This week, Japan’s Liberal Democratic Party and its coalition partners won a two-thirds majority in the legislature’s upper house, to go along with their two-thirds majority in the lower house. A two-thirds majority is required in each house to begin the process of amending Japan’s constitution. And amending the constitution is one of the central planks in the LDP’s platform.
The constitution was imposed on Japan by the United States after the Second World War; it has never been amended. Why should it be amended now? As Bloomberg reports, the LDP has pointed out that “several of the current constitutional provisions are based on the Western European theory of natural human rights; such provisions therefore [need] to be changed.”
What has the LDP got against the “Western European theory of natural human rights”? you might ask. Well, dozens of LDP legislators and ministers — including Japan’s prime minister, Shinzo Abe — are members of a radical nationalist organization called Nippon Kaigi, which believes (according to one of its members, Hakubun Shimomura, who until recently was Japan’s education minister) that Japan should abandon a “masochistic view of history” wherein it accepts that it committed crimes during the Second World War. In fact, in Nippon Kaigi’s view, Japan was the wronged party in the war.
According to the Congressional Research Service, Nippon Kaigi believes that “Japan should be applauded for liberating much of East Asia” during WW2, that the “Tokyo War Crimes tribunals were illegitimate,” and that the rape of Nanking was either “exaggerated or fabricated.” It denies the forced prostitution of Chinese and Korean “comfort women” by the Imperial Japanese Army, believes Japan should have an army again — something outlawed by Japan’s current constitution — and believes that it should return to worshipping the emperor.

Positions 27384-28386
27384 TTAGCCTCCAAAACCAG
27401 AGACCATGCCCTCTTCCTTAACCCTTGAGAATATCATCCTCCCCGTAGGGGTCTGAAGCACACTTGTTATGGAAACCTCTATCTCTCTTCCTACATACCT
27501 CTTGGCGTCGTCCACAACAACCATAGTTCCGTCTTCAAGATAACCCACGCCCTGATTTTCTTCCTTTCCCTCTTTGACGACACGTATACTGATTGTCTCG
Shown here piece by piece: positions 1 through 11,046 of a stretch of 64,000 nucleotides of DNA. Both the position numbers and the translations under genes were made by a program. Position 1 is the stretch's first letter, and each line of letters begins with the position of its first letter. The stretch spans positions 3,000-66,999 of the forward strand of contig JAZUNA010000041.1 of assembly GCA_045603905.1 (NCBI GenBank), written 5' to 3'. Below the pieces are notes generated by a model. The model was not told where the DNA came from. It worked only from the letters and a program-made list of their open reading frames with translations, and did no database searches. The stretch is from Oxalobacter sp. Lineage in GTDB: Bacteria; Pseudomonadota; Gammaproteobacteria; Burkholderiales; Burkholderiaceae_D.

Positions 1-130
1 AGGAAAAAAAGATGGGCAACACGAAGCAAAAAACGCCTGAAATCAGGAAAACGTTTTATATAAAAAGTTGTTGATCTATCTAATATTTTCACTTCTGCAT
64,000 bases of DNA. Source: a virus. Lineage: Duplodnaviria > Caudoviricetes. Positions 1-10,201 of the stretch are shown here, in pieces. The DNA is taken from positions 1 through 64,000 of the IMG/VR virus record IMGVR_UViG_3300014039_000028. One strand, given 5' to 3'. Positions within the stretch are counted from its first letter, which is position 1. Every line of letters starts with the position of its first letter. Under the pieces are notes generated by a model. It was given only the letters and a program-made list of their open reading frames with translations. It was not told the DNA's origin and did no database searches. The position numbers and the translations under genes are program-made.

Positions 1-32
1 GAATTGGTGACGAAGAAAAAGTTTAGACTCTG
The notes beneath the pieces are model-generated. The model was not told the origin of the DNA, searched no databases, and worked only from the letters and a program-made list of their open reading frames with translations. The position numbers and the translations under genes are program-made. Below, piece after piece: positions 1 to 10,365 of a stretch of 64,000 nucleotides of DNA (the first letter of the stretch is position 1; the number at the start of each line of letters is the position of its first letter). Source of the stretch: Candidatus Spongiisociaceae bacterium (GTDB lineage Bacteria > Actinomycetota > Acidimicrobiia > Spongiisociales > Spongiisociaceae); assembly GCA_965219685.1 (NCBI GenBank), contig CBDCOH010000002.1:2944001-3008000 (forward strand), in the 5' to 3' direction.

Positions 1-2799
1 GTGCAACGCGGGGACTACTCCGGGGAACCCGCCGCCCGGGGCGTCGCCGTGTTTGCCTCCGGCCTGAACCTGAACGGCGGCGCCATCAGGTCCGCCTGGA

When, in the wake of Nazi-level war crimes, the U.S. forced Japan to become a liberal democracy, it also forced Japan’s emperor to issue the following statement denying his divinity: “The ties between us and our people have always stood upon mutual trust and affection. They do not depend upon legend and myths. They are not predicated on the false conception that the Emperor is divine, and that the Japanese people are superior to other races and fated to rule the world.”
And members of Nippon Kaigi are still mad.
In 2013, at a Nippon Kaigi party celebrating Shinzo Abe’s new appointments to his cabinet — 15 of whose 18 members were Nippon Kaigi-niks — the old imperial “Rising Sun” flag was flown, pledges to “break away from the postwar regime” were made, and the (very short and controversial) imperial national anthem was sung. The lyrics are addressed to the emperor:
“May your reignContinue for a thousand, eight thousand generations,Until the pebbles grow into bouldersLush with moss.”
The LDP’s draft for an amended constitution would eliminate the prohibition on imbuing religious organizations with “political authority,” clearing the way for the return of state Shintoism and emperor worship.